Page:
Many of these systems had an email component, allowing you to search for websites on a specific topic and mass-email the proprietors of those websites, requesting that they link to your site in return for you connecting to theirs.

The primary distinction between webrings and reciprocal links is that webrings are usually always linked to other highly relevant websites, but reciprocal connections are frequently connected to any websites willing to link back to them.

Why did reciprocal linking strategy lose its effectiveness?

Whenever the website owners refused to link out, this strategy began to lose effectiveness. They assumed that connecting to other websites would reduce their link equity, so they attempted to get people to connect to their site without connecting back to them. Some of them were open about it, simply declaring that they would not connect to your site. Others linked to a link partner's website at first, only to delete the outbound connection afterward.

We had encyclopedias, dictionaries, and phone books when I was a youngster. We now have search engines that can instantly produce the proper answer to practically any question.
We had a period of time in between these two eras when these sources of knowledge were mixed. We had search engines, but they weren't effective. We also had classified directories that were akin to old-fashioned phone books in many aspects.As we saw with Yahoo, AOL, AltaVista, and a slew of other portals, both were frequently integrated into one.
Website owners could submit their website to be included in a directory, or the owner of the directory could add specific websites simply because they offer useful information.
You could use these portals to search. If you just want to look around, you can browse to a certain category and start clicking on links. At 4 a.m., it was not uncommon to find oneself deep down a rabbit hole after a long night of browsing


During this period, a slew of directories sprang up. At the time, DMOZ was one of the most popular nonprofit directories. They didn't charge a fee to be listed, but you had to wait in a long line to be authorized by a moderator.
In reality, some people had to wait years to be included, and in other cases, moderators would just reject any applications from rivals.

4. Yahoo directory

Yahoo! had a directory as well, although it cost a fee to be evaluated. They did not guarantee a listing, but they did promise to return your money if you were not listed. The Yahoo Directory is no longer in existence.
Thousands upon thousands of directories appeared in various ways. Some were hyper-targeted, focused on a very narrow specialty, while others were generic directories that would connect to anyone willing to pay the cost. This rapidly became a self-feeding business model, with people starting new directories submitting their URLs to existing directories to improve their link equity, which was assessed back then by Google's PageRank, or PR.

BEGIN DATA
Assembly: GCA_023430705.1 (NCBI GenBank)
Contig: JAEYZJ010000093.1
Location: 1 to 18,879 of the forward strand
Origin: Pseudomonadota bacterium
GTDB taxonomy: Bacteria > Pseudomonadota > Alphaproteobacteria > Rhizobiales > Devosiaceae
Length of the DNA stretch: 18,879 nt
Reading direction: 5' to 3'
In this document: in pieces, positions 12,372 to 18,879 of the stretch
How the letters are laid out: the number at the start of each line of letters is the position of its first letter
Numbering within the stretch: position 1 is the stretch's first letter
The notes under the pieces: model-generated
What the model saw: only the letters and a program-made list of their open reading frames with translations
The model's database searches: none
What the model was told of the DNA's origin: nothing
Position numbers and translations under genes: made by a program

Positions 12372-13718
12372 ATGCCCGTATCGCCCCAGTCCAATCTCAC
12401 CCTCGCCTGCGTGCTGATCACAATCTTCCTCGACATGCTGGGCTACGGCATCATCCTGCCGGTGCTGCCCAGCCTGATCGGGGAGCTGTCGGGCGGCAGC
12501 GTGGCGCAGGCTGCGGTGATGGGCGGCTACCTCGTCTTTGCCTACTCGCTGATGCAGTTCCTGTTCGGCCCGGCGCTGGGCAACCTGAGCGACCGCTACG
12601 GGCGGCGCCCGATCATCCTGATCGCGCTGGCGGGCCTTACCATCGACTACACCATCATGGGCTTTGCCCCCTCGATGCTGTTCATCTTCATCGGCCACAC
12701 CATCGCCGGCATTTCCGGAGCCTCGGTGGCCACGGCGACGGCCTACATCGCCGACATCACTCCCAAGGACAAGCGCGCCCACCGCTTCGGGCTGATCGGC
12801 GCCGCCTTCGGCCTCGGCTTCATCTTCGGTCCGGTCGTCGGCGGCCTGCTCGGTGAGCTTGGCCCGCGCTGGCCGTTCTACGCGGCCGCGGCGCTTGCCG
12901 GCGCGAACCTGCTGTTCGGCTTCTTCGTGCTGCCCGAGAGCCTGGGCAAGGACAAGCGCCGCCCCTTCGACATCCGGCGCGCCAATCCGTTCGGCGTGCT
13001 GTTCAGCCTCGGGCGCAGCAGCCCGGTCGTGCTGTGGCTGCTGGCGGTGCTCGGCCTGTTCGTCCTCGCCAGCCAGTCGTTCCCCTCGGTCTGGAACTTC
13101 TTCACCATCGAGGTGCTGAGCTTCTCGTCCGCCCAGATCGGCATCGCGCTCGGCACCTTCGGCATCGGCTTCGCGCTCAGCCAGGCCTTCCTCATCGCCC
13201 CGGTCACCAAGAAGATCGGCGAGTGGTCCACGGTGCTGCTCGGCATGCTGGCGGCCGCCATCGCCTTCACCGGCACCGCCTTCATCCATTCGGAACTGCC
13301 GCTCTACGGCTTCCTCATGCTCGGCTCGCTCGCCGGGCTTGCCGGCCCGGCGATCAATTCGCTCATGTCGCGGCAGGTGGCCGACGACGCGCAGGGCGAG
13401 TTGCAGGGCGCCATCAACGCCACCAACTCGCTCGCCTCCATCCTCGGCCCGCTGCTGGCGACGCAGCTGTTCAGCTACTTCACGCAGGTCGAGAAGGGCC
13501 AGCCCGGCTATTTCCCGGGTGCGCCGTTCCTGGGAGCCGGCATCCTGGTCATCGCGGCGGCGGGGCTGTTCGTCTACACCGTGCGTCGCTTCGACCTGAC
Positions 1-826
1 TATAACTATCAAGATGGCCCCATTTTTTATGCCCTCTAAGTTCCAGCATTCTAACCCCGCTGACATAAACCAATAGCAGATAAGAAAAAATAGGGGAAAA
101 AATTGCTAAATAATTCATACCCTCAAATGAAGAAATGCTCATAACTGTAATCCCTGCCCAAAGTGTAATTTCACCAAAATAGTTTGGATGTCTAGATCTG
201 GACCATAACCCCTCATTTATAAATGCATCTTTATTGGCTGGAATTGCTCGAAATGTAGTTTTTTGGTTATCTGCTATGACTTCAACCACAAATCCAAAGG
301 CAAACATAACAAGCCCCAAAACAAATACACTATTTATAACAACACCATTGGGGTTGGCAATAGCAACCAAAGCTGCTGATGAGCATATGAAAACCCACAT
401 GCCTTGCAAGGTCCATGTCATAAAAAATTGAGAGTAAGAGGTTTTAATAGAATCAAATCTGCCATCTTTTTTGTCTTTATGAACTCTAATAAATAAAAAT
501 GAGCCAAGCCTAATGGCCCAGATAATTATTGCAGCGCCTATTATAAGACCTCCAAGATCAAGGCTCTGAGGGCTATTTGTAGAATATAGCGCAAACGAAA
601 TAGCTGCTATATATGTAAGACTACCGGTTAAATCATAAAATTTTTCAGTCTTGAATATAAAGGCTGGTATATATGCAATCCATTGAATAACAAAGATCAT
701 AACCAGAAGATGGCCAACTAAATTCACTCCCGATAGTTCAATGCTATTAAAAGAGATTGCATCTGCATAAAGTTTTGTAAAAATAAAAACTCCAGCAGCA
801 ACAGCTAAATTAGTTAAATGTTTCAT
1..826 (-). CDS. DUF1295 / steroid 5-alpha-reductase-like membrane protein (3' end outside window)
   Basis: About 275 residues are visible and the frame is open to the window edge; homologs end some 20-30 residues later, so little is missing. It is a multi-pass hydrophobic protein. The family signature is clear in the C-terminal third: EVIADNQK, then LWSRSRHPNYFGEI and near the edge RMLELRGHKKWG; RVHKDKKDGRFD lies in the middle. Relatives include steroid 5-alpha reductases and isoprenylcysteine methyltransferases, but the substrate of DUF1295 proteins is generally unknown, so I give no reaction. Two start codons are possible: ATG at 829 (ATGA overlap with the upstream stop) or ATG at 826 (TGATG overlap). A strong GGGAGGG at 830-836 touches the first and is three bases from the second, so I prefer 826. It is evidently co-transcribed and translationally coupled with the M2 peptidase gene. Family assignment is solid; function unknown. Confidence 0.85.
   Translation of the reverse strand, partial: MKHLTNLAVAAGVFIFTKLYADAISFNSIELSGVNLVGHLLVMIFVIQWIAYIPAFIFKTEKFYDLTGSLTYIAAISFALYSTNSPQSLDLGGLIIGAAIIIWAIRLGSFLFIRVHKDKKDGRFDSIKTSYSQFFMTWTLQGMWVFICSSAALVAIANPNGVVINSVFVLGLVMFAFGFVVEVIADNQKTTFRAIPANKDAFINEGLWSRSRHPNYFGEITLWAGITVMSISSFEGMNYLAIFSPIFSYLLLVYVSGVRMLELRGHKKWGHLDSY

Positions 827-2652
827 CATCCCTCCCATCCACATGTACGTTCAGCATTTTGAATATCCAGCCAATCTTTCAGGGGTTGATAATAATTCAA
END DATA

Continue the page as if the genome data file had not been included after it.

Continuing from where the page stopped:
Once a directory had a decent PR score, additional individuals with fresh directories would submit theirs for inclusion. That was in addition to the regular company owners who paid to have their website listed.

5. Guestbook Links

In the early days of the internet, everything was new, so we did a lot of things that people now would consider strange. One of those things was guestbooks.
Guestbooks, as the name implies, were places where visitors may leave a note to the world indicating they had visited that particular site. Visitors filled out a form, and their responses were publicly displayed in the website's visitor book. It was a charming notion at first, but marketers immediately exploited it. This was one of the first link-building strategies to go out, owing to the amount of junk it attracted.

Paid link building is one strategy that has lasted the test of time simply because it works. It's also a lot more effective than cold outreach for getting free connections. It's also worth remembering that, regardless of how great your content is, many websites now charge a fee to link to your site. People used to buy links from other highly relevant websites since they were more concerned with attracting users than with manipulating rankings. However, as time went on, they began purchasing links from any website with a high Page Rank score. The higher the score, the more expensive it was.